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Thread: Scanner in Java

  1. #1
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    Scanner in Java

    Hi,

    I'm trying to write a small program that needs to get user input.
    The user should input an integer, and if s/he does not, an exception is thrown. Then the program loops to ask the user for input again. So far, so good.

    The problem is that when it comes time for the user to input data for the second time, the program does not wait for new input, but uses the old, bad input. This causes the program to loop infinitely.

    Code:
    public static Scanner scanner = new Scanner(System.in);
    	
        static public int getMove() throws Exception{
        	while(scanner.hasNextInt()){
        	    int move = scanner.nextInt();
        	    return move;
        	}
        	throw new Exception();
        }
    The getMove() method is called whenever the user needs to input data. I have tried this both with and without the while loop and the hasNextInt(), but it doesn't make a difference. The only way I got it to work was to create a new Scanner each time the method is called, but I feel there should be a better way to do this. Any ideas?

  • #2
    Codeasaurus Rex
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    Welcome to Coding Forums! I would implement it in this fashion, personally:

    PHP Code:
    import java.util.*;

    class 
    Test {

        public static 
    void mainString[] args ){

            
    // Declare our scanner, much like you did.
            
    Scanner input = new ScannerSystem.in );
            
            
    // Invoke an infinite loop, which we terminate only when our input has been accepted.
            
    while( true ){
            
                try {
                    
    System.out.print( "Please enter a number: " );
                    
    // Read in the next input, and attempt to parse to an integer
                    
    int move Integer.parseIntinput.next() );
                    
    // If we got past the above step without throwing an exception, then
                    // the input is a valid integer (No NumberFormatException or InputMismatchException)
                    
    break;
                }catch( 
    Exception e ){
                    
    // Output an error message and, since we didn't invoke break;, the loop will continue
                    
    System.out.println"Oops! You entered invalid input.\n" );
                }
            
            }
            
            
    System.out.println"Input accepted. Epic win!" );

        }
        

    I've commented in areas to help explain.

    Edit:
    I've tested this code and verified it works as described.
    Last edited by ShaneC; 02-09-2011 at 04:27 AM. Reason: Forgot to welcome. How rude!
    Unless otherwise stated, any code posted is most likely untested and may contain syntax errors.
    My posts, comments, code, and suggestions reflect only my personal views.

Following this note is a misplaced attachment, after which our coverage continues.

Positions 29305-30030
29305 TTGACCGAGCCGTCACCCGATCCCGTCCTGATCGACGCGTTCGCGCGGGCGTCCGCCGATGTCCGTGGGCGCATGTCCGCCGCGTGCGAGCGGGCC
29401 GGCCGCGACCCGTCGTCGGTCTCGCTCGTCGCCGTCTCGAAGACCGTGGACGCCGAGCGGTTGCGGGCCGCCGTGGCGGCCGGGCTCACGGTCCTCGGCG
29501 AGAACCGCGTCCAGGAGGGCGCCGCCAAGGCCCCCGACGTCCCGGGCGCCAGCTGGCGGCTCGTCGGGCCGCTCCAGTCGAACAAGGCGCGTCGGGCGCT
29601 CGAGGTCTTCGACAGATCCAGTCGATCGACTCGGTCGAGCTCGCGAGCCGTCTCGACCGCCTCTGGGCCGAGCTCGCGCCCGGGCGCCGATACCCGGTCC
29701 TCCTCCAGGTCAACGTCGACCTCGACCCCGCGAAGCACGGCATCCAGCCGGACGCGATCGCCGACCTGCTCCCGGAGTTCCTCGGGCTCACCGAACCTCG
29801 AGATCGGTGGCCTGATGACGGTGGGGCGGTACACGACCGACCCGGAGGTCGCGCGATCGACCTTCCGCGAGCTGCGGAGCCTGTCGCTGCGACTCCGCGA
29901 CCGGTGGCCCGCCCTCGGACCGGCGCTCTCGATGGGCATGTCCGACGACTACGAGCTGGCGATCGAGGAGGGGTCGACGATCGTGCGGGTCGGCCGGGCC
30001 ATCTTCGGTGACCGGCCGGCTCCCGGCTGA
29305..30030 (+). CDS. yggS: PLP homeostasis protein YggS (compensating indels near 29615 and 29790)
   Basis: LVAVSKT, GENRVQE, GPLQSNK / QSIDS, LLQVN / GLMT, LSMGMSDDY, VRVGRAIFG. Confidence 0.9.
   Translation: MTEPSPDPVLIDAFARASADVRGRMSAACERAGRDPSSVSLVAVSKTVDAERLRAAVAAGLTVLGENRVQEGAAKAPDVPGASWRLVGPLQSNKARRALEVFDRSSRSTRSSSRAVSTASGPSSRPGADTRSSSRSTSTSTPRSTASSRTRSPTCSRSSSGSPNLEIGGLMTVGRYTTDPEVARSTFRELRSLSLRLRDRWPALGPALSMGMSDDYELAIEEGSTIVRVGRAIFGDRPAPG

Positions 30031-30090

Web Portfolio and Code Snippets: http://shanechism.com

  • #3
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    Thanks for the help, Shane. I tried your code, and it worked perfectly.

    I would still like to know why the nextInt() method that I used does not give the same result. I did not show my whole program, but the method that calls getMove() does so within a while loop and a try block, and catches any exceptions thrown by the getMove() method.

    Code:
    private int getColumn() {
    		while(true){
    		    try{
    		    	if(person == 1){
    		    	    System.out.println("Player 1 enter a column:");
    		    	}
    		    	else{
    		    		System.out.println("Player 2 enter a column:");
    		    	}
    		        int column = Parser.getMove();
    		        return column;
    		    }
    		    catch(Exception e){
    		    	System.out.println("Please enter a valid column (1 - 3)");
    		    }
    		}
    	}
    The selected line shows where the getMove() method is being invoked. It works fine the first time, but if the user enters a non-integer, the loop repeats but does not wait for user input when the getMove() method is called. Do you know why this would happen?
    (getMove() is in the Parser class, so the call to it is valid)
    Last edited by luzgins; 02-09-2011 at 04:45 AM. Reason: clarification

  • #4
    Codeasaurus Rex
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    Without getting into too much detail, because of the way nextInt() operates you would need to clear the input from the scanner in order to proceed.

    This StackOverflow thread might shed some more light. There's more detailed explanations there as to why it occurs: http://stackoverflow.com/questions/1...-in-hasnextint
    Unless otherwise stated, any code posted is most likely untested and may contain syntax errors.
    My posts, comments, code, and suggestions reflect only my personal views.
    Web Portfolio and Code Snippets: http://shanechism.com


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